[7] If they were not, the air resistance would be much higher, because of large (ÎV)^2 from atoms moving in the opposite direction of the bullet

[8] If the bullet is streamlined, collisions would happen at angles, not flat-on

By I spend too mu… (not verified) on 12 Sep 2008 #permalink

Nice equations!!!

I think the air matters.

But we would hope that the second amendment does not apply to the moon, so none of this matters.

Ah, in fact, let us examine the last frame of the cartoon!

Girl: "Only a boy would think of bringing a gun to the moon!"

Boy: "See? This is what happens every time I try to have a serious discussion with a girl!"

As for the 'ping' and 'blam', that cliche is as old as star trek itself.

air resistance in the gun barrel should be negligible compared to frictional resistance against the lands of the rifling.

there's atmosphere in a gun barrel when it's fired (and not in space), but it's not as if that atmosphere is stationary; blow-by of combustion gasses exit the muzzle measurably before the bullet does, so any cold atmosphere would have been pushed out of the way by gasses that would have been lost to the job of accelerating the bullet anyway.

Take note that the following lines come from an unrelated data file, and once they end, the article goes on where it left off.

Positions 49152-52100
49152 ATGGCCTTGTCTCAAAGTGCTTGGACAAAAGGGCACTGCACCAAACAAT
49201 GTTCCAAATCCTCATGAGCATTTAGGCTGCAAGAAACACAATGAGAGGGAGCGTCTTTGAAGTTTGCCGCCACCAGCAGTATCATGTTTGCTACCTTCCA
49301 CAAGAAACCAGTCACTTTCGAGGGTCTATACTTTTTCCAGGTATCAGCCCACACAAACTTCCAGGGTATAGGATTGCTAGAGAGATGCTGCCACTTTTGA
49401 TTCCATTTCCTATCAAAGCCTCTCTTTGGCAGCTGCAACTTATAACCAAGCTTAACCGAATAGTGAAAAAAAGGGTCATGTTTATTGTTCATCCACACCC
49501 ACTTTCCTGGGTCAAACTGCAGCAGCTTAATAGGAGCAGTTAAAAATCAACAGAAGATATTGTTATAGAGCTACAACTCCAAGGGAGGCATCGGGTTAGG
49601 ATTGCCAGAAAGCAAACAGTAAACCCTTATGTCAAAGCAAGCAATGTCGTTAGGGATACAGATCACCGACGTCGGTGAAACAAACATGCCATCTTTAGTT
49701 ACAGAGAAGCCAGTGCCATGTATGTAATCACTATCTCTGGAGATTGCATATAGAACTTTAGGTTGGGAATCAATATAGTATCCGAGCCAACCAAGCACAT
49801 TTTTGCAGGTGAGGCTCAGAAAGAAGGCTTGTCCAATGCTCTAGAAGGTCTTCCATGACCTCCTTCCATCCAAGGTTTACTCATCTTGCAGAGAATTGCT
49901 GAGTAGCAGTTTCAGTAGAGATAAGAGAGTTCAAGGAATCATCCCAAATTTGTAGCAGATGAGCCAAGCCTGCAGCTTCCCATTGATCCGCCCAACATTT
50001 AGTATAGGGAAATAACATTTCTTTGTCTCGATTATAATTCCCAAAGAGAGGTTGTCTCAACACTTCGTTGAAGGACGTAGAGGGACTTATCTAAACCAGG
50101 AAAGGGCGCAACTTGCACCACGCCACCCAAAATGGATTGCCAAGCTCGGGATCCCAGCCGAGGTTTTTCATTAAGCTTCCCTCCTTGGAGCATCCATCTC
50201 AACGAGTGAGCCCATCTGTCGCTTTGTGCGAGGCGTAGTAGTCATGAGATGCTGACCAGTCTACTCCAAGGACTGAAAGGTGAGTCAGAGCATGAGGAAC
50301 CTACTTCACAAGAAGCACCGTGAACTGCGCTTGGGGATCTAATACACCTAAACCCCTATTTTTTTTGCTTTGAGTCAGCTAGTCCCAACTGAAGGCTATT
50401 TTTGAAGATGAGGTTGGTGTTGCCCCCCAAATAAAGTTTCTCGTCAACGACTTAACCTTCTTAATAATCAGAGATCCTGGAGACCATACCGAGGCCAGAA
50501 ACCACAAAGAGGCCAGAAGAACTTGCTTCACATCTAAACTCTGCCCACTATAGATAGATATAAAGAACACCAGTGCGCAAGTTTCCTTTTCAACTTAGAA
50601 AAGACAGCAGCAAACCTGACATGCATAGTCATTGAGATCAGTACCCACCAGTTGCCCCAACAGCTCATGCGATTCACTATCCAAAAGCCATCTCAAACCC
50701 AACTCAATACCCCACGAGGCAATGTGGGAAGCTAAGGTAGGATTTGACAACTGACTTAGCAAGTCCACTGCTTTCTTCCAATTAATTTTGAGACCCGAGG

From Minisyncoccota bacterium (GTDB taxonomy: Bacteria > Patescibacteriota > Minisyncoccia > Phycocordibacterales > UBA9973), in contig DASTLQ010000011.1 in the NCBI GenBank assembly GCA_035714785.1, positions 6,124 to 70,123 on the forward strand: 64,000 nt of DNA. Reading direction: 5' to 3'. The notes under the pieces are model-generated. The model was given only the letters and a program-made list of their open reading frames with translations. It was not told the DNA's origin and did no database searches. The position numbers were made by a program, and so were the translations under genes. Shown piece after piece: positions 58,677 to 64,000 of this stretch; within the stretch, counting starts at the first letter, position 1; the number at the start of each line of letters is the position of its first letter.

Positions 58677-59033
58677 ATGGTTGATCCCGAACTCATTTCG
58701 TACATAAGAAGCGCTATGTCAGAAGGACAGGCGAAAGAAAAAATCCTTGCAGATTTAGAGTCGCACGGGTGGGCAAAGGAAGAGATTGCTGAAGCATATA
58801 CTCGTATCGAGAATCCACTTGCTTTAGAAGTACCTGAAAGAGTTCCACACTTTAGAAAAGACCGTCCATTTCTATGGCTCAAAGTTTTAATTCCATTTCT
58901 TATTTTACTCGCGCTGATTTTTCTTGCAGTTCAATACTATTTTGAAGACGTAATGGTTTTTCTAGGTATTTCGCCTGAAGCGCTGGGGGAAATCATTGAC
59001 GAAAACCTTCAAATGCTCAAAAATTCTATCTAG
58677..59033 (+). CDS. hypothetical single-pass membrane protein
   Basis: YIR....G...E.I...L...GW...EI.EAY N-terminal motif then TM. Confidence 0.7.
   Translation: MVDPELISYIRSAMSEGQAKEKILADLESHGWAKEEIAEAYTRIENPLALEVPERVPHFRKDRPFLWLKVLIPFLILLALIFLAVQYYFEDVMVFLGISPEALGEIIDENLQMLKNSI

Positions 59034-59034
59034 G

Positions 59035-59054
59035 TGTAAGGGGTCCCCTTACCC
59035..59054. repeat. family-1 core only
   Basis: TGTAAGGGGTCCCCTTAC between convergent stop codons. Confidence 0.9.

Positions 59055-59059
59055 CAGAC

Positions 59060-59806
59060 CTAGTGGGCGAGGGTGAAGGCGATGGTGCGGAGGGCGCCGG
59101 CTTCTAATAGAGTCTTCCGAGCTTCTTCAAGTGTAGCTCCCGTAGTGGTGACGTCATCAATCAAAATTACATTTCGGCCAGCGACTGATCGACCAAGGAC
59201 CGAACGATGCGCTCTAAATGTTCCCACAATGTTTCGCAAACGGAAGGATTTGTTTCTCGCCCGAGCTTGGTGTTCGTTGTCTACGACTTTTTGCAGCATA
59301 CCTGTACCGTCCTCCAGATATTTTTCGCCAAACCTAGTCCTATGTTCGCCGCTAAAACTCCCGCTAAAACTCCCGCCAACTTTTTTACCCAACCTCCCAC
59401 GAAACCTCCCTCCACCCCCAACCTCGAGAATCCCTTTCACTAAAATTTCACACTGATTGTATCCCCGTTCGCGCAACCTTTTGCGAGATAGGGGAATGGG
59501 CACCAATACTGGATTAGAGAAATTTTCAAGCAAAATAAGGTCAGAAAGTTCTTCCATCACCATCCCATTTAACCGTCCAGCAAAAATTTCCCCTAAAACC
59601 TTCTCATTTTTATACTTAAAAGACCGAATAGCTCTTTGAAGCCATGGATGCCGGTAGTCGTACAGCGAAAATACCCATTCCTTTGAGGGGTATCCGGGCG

By Nomen Nescio (not verified) on 12 Sep 2008 #permalink

As a 12 year Army vet with experience shooting extreme range rifles (1600-2200m) and a total physics geek...this is the best blog entry I've read in a while!

Very cool, I'm glad to see we came to the same conclusions. I didn't see the NS comic or your post when it first came out, I just had it sent to me.

One of your commenters mentioned the air in the barrel as a possible limiting factor in velocity that would be removed in a vacuum. This may be true, but you'll quickly run into another problem - the bullet can't reach a velocity higher than the average thermal speed of the propellant gas molecules no matter how much powder you have. This is going to be pretty fast, but not nearly infinite.

"the bullet can't reach a velocity higher than the average thermal speed of the propellant gas molecules no matter how much powder you have"